|Publication number||US6716012 B2|
|Application number||US 10/367,244|
|Publication date||Apr 6, 2004|
|Filing date||Feb 13, 2003|
|Priority date||Jul 19, 2001|
|Also published as||CA2392523A1, DE60204390D1, DE60204390T2, EP1279482A2, EP1279482A3, EP1279482B1, US6554377, US20030015917, US20030127911|
|Publication number||10367244, 367244, US 6716012 B2, US 6716012B2, US-B2-6716012, US6716012 B2, US6716012B2|
|Inventors||Albert James Yovichin, Richard Alan Thomas, Ronald Paul Homolak|
|Original Assignee||The Goodyear Tire & Rubber Company|
|Export Citation||BiBTeX, EndNote, RefMan|
|Patent Citations (23), Referenced by (10), Classifications (13), Legal Events (6)|
|External Links: USPTO, USPTO Assignment, Espacenet|
This is a Divisional of application Ser. No. 09/908,780, filed Jul. 19, 2001, now U.S. Pat. No. 6,554,377.
The present invention relates generally to the molding of the vehicle supporting elements formed of rubber and more particularly to an improved mold and method for producing rubber tracks as well as the resultant track produced by the mold.
Molded rubber tracks are in many cases being substituted for conventional metal tractor tracks. Rubber tractor tracks offer better maneuverability, better ride quality in rough fields, better flotation in wet fields, improved side hill stability, excellent traction, low maintenance and versatility compared to steel tractor tracks. Additionally, rubber tracks are being used with or even replacing conventional rubber tires on skid steer vehicles, tractors and other agricultural vehicles such as combines, trenchers, snow removers, spreaders, sprayers, wagons and carts, since rubber tracks are more friendly to agricultural fields, offer better flotation and less compaction than rubber tires, resulting in better crop yield. The use of rubber tractor tracks permits farmers to get out into the fields earlier in the planting season and plant more crops as compared to rubber tire equipped agricultural vehicles.
Rubber tractor tracks are defined by an endless rubber belt reinforced with continuous flexible steel cables bonded into the rubber. Presently, a complete rubber tractor track is molded flat in quarter sections, which are sequentially then bonded together during the curing process. In practice, the joint between the bonded-together sections tend to break in use. Additionally, the joint between the bonded-together ends is of a different cross-sectional dimension than the cross-sectional dimension of the major portion of the track length. Accordingly, during movement of the track-supported vehicle, the vehicle is subject to severe vibrations. Such vibrations are not only harmful to the vehicle, but also to pavement over which the vehicle is moved. Additionally, such vibration is annoying to the vehicle operator.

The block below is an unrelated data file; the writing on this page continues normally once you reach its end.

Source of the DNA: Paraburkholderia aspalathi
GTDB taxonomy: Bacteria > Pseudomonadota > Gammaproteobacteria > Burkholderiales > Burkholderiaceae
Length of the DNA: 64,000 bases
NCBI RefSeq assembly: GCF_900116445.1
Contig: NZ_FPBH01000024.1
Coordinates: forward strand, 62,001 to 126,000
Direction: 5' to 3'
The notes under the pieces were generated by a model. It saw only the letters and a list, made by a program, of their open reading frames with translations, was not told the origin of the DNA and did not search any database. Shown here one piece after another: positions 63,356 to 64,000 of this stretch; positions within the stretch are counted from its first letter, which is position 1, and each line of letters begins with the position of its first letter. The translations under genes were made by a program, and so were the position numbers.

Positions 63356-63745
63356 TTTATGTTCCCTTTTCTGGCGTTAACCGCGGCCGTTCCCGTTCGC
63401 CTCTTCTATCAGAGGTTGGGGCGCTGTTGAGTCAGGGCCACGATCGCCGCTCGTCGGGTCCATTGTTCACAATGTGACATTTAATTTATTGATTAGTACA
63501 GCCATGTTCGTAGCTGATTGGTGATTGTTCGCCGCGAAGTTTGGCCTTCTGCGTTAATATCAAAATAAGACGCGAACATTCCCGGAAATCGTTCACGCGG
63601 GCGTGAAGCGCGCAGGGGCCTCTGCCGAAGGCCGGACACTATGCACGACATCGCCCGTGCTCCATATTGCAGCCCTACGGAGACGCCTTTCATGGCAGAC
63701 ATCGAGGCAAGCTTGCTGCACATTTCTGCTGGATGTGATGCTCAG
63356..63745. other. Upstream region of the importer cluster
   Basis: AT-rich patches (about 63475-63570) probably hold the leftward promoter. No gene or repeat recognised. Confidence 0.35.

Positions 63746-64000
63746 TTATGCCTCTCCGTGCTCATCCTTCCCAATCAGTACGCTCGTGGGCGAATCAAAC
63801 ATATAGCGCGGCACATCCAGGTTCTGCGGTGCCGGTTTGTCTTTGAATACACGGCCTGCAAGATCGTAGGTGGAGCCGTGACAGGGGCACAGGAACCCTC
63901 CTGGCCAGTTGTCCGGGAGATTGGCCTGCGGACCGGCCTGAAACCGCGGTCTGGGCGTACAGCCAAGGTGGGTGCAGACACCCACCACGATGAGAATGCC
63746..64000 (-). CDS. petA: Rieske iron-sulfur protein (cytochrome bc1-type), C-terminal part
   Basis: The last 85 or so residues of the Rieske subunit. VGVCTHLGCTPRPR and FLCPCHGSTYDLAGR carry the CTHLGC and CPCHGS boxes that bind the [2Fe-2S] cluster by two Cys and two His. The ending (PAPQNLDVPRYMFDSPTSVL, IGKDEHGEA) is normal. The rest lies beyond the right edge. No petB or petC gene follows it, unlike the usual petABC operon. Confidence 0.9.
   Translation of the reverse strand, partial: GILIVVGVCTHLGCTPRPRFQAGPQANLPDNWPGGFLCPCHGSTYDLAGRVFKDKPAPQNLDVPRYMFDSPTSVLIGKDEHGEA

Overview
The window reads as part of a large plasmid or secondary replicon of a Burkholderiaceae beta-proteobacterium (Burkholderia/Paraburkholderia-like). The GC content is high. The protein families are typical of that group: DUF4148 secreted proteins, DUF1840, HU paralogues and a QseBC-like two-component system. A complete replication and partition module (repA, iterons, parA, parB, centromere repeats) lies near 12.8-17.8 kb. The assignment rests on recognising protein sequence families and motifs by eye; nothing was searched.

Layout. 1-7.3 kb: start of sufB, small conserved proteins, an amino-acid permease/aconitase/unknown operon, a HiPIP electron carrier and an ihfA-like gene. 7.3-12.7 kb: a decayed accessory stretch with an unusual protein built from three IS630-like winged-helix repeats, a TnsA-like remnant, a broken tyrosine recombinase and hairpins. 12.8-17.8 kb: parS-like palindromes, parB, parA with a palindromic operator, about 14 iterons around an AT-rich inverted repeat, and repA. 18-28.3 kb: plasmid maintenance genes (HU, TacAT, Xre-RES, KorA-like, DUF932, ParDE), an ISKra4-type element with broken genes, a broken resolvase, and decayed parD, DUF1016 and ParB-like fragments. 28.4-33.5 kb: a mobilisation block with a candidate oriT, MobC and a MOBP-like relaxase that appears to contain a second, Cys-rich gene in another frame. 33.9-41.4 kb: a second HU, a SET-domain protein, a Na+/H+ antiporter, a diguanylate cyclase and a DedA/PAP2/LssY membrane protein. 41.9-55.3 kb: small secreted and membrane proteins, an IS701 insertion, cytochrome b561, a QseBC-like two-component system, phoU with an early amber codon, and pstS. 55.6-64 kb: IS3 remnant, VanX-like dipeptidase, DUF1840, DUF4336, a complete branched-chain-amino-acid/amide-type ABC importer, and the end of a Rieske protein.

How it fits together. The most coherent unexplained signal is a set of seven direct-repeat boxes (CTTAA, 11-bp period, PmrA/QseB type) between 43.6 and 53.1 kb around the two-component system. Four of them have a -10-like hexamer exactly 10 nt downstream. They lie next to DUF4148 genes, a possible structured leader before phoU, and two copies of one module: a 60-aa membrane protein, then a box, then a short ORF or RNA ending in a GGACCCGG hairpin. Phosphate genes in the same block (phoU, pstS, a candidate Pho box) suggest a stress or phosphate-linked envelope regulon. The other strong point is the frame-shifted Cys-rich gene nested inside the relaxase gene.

Another method involves building a complete track using a drum. Uncured or cured lugs are first manually clamped within pockets formed in the drum. Next, uncured rubber, calendered cord and wire cable are wrapped around the outside of the drum. Preformed uncured treads are then attached onto the uncured rubber. The drum is then disposed within an autoclave to cure the rubber and the parts attached thereto. The drum is then collapsed to remove the completed track. Since only low pressure can be applied the cured rubber is of a low density with resulting low strength. Also, the track lugs and treads are not generally integrally bonded to the rubber and are displaced during use.